Americans love their new cars, but nothing promotes personal frugality quite like a terrifying recession. That's why it's no surprise that Americans are increasingly willing to consider a late-model used car for their next auto.
As part of Consumer Reports' annual Car Brand Perception Study, the magazine surveyed respondents about their feelings on used cars and found consumers more open to them than in previous years (from the Consumer Reports Cars Blog):
Two-thirds (65 percent) of respondents said that they are more likely to consider a late-model used car relative to several years ago. Only 30 percent of consumers reported being less likely to consider a used car.
Furthermore, a huge proportion overall were willing to consider used cars:
From the interviews, 71 percent reported being likely to consider a late-model used car as an alternative to a new car, including nearly half who said they are very likely (47 percent). Gender differences saw more men (75 percent) than women (67 percent) considering used.
If you read this blog with any regularity, you know that Bankrate readers are huge fans of used cars, because they allow buyers to dodge the huge chunk of depreciation that happens in the first few years of new-car ownership. Buying used has its own trade-offs as well, including higher auto loan rates and the nontrivial risk you're buying a mistreated vehicle, but in most cases, it makes more financial sense than losing thousands of dollars to depreciation.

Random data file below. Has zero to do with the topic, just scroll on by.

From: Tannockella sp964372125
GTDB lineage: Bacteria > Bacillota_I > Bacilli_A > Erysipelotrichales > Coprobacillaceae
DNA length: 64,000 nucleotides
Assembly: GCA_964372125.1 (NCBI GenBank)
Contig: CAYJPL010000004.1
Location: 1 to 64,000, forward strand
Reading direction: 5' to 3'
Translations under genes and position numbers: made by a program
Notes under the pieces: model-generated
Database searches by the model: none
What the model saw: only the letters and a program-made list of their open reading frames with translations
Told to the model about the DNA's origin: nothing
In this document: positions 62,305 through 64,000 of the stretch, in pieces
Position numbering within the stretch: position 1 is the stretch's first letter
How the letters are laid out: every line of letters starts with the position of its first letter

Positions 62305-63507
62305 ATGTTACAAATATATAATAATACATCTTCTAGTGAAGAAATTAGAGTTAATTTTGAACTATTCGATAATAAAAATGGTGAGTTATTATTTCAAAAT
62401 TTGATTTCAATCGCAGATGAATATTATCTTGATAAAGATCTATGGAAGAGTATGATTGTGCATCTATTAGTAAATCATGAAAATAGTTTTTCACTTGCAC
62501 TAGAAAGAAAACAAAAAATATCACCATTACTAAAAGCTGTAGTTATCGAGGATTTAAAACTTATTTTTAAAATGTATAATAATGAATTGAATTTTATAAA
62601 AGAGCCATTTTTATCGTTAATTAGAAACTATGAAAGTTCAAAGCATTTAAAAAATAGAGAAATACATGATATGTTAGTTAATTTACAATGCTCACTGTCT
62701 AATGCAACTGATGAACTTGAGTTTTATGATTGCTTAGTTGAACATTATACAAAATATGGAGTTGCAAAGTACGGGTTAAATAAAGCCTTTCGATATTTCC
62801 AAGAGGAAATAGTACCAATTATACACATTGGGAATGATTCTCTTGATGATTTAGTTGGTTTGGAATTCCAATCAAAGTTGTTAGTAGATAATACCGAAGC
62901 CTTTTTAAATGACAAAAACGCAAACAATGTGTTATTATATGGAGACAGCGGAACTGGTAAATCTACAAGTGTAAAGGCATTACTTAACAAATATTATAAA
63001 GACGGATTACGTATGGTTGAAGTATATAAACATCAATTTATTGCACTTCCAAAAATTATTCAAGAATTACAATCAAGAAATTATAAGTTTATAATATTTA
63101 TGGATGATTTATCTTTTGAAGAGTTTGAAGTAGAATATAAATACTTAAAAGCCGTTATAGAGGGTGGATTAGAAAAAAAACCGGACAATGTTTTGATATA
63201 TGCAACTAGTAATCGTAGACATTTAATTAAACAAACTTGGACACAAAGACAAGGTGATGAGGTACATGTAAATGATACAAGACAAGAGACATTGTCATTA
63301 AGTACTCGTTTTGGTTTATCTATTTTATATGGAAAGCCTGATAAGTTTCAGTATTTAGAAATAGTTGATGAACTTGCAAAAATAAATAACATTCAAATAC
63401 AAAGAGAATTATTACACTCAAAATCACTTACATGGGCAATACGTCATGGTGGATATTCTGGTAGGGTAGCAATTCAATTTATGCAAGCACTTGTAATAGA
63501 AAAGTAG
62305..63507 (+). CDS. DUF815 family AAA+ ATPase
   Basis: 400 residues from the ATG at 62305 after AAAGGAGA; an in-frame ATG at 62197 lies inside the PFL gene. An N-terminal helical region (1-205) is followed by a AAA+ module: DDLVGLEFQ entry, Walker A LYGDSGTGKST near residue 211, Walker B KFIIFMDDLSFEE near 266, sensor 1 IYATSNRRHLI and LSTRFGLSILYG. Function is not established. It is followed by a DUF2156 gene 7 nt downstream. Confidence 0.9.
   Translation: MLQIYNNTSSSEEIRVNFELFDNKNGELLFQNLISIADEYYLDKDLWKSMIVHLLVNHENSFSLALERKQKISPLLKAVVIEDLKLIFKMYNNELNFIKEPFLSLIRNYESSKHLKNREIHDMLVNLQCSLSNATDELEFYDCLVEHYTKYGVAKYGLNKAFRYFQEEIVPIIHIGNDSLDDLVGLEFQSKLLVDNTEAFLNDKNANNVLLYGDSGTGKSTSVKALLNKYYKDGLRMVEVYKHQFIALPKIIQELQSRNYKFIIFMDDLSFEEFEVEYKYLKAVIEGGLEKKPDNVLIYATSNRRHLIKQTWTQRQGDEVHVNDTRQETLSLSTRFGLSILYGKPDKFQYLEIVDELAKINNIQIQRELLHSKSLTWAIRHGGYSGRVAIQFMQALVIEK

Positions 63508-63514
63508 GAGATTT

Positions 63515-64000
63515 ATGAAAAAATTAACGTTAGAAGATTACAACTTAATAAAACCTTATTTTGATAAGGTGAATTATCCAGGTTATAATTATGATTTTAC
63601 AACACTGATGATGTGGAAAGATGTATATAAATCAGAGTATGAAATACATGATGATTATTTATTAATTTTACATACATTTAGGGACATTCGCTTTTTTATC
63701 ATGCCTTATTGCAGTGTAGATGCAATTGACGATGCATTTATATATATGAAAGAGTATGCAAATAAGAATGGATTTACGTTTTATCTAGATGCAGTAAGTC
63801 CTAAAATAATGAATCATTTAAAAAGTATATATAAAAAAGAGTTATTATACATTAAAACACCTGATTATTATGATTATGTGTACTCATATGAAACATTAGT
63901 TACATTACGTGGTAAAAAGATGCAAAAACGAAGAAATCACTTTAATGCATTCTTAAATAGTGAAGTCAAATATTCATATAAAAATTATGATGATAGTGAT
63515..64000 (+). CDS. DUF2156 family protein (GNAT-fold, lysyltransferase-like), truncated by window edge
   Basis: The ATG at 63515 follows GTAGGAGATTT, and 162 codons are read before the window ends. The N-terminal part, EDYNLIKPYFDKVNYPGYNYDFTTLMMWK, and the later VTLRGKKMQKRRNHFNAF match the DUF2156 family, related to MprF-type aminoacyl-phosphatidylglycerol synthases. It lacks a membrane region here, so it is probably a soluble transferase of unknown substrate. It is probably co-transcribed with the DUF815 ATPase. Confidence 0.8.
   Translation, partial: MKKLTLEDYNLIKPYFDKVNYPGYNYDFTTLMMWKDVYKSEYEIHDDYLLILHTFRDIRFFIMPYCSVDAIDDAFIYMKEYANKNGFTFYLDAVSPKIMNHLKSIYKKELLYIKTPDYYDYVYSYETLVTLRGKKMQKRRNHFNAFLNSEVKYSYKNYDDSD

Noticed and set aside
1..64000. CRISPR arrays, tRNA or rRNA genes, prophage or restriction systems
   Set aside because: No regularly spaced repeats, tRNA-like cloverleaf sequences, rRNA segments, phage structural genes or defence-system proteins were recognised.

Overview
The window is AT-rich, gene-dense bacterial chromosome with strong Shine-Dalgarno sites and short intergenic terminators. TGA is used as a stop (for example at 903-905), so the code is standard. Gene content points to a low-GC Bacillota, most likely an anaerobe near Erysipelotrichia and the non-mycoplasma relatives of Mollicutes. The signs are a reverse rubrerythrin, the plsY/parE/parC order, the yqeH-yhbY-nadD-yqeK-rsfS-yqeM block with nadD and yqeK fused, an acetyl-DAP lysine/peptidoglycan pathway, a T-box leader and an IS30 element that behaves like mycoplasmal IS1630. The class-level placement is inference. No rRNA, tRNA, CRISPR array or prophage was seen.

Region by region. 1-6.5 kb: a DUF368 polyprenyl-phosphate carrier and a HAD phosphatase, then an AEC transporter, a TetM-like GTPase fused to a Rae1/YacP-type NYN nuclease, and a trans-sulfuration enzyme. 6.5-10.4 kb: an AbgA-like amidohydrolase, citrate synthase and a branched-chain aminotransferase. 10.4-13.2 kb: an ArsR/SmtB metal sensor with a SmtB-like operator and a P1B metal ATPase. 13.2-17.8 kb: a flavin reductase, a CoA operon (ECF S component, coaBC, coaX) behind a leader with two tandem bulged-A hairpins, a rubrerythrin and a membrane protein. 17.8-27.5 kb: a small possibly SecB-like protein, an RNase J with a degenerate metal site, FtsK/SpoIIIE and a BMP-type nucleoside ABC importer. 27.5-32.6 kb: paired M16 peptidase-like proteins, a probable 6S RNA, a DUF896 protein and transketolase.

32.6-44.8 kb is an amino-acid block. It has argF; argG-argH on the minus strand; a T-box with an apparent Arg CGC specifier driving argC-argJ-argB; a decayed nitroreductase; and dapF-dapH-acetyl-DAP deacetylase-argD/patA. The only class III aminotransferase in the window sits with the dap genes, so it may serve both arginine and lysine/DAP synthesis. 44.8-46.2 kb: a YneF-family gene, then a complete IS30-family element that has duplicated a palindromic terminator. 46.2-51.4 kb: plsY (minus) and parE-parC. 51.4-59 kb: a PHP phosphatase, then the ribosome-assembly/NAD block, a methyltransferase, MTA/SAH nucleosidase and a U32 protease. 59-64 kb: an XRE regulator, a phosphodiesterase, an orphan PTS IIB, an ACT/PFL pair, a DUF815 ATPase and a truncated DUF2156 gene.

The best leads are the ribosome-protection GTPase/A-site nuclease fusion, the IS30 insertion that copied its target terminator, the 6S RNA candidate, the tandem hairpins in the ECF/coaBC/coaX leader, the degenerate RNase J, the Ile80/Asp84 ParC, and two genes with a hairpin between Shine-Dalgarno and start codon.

The gender split is interesting. The one explanation I can think for why women wouldn't be as willing to consider a used car is that women tend to be preyed upon more often by unscrupulous mechanics. That may make them more focused than men on avoiding having to do major maintenance, often an unpleasant reality of owning an older car. I'd be interested to hear what Bankrate readers think, though, as this explanation is far from satisfying, so how about it? Why do more women prefer new cars?